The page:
Document Type


Publication Date





The ways in which the Aristotelian sciences are related to each other has been discussed in the literature, with some focus on the subalternate sciences. While it is acknowledged that Aristotle, and Plato as well, was concerned as well with how the arts were related to one another, less attention has been paid to Aristotle’s views on relationships among the arts. In this paper, I argue that Aristotle’s account of the subalternate sciences helps shed light on how Aristotle saw the art of rhetoric relating to dialectic and politics. Initial motivation for comparing rhetoric with the subalternate sciences is Aristotle’s use of the language of boundary transgression, germane to the Posterior Analytics, when discussing rhetoric’s boundaries, as well as the language of “over” and “under” found in APo. First, I discuss three passages inRhetoric Book I and argue that Garver’s (1988) account cannot be correct. Second, I look to the subalternate sciences, especially focusing on optics and the distinction between “unqualified” optics and mathematical optics. Third, I discuss rhetoric’s dependence on both dialectic and politics.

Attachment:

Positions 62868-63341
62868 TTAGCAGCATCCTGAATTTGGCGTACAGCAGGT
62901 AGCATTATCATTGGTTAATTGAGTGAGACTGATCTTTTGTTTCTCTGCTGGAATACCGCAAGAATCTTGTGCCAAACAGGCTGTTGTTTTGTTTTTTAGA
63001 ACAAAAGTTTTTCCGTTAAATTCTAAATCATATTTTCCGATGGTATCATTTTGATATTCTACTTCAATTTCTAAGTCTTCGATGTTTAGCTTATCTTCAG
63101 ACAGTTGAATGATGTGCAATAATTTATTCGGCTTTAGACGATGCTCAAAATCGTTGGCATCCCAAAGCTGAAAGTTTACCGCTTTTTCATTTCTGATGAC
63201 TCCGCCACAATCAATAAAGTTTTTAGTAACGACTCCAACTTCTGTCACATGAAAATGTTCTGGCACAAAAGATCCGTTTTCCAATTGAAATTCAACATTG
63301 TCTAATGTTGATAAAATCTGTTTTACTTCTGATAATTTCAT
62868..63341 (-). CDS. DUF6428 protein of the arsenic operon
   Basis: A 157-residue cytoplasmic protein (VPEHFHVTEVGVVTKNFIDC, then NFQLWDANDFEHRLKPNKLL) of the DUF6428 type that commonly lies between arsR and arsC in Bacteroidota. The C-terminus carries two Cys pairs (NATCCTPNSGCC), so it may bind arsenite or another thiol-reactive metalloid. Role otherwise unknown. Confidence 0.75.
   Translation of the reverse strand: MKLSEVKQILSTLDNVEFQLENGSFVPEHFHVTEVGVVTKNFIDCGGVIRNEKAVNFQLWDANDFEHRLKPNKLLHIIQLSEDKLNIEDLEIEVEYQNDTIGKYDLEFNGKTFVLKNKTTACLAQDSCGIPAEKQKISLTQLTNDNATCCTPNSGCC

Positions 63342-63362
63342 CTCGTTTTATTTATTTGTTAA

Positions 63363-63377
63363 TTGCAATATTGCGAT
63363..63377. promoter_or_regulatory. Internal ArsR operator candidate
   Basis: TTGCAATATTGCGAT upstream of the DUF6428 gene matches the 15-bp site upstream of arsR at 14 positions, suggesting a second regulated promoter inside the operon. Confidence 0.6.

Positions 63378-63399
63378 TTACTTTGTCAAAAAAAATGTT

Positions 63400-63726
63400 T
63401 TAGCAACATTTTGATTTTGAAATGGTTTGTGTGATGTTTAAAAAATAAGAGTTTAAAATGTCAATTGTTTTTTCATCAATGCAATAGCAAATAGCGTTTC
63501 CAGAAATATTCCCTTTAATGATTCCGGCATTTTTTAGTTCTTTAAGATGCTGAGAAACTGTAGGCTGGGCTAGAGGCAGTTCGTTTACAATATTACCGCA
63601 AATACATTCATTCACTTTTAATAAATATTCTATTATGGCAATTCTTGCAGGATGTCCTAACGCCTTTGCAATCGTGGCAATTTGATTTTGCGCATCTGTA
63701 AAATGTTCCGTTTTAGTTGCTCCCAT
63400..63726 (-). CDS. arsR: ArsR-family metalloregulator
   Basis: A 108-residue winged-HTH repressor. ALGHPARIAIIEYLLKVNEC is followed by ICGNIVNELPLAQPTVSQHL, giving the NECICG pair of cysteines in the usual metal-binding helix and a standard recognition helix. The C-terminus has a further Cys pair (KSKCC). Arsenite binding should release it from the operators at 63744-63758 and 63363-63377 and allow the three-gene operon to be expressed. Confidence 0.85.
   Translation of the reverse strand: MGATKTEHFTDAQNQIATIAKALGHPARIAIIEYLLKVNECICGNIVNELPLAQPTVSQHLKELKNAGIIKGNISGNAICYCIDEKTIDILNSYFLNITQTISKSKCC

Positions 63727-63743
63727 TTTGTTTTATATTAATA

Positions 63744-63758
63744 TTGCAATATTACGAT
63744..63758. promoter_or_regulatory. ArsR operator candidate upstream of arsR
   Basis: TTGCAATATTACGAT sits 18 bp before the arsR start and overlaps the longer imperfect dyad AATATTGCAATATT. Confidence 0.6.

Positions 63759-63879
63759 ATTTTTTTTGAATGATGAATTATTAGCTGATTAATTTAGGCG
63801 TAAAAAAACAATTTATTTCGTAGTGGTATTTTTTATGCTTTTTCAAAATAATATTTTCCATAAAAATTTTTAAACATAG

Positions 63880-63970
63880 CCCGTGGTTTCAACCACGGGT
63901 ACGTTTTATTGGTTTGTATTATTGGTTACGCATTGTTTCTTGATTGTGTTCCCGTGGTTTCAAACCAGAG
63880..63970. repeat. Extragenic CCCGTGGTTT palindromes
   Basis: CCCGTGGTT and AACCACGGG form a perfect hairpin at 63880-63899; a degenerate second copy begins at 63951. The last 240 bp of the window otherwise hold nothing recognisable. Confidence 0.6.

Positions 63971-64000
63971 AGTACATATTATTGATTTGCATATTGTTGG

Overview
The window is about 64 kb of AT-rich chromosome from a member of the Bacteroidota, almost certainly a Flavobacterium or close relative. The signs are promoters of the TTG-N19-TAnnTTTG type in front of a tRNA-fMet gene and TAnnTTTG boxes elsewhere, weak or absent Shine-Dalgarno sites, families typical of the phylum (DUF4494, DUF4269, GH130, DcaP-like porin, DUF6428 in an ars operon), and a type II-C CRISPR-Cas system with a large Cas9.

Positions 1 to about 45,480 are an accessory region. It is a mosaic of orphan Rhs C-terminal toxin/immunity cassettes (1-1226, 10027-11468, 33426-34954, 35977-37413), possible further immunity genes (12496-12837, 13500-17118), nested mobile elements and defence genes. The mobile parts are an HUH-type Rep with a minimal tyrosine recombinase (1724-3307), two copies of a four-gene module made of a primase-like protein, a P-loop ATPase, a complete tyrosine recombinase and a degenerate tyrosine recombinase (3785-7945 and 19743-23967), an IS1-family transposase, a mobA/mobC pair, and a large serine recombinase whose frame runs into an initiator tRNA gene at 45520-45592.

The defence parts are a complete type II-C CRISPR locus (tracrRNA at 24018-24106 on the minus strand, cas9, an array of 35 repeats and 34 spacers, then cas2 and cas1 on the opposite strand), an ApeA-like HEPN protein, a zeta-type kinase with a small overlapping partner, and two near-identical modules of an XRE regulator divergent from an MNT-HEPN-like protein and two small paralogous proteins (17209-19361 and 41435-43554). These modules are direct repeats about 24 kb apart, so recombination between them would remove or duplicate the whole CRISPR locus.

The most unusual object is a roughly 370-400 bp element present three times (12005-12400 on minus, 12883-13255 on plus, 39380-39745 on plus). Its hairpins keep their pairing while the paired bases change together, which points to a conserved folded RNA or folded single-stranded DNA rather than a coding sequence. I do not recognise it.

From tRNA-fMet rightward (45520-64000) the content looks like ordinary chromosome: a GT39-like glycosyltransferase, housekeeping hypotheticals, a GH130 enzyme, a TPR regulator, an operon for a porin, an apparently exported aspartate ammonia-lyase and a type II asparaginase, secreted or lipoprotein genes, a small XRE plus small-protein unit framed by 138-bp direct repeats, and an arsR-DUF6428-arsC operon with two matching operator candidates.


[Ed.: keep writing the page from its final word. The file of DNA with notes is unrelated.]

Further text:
Publisher's Acknowledgment

This is the Publisher’s PDF of the following article made available by [De Gruyter]: Adams, M. (2015). Demarcating Aristotelian Rhetoric: Rhetoric, the Subalternate Sciences, and Boundary Crossing. Apeiron, 48(1), pp. 99-122. doi:10.1515/apeiron-2014-0017.

Included in

Philosophy Commons



Terms of Use

This work is made available under the Scholars Archive Terms of Use.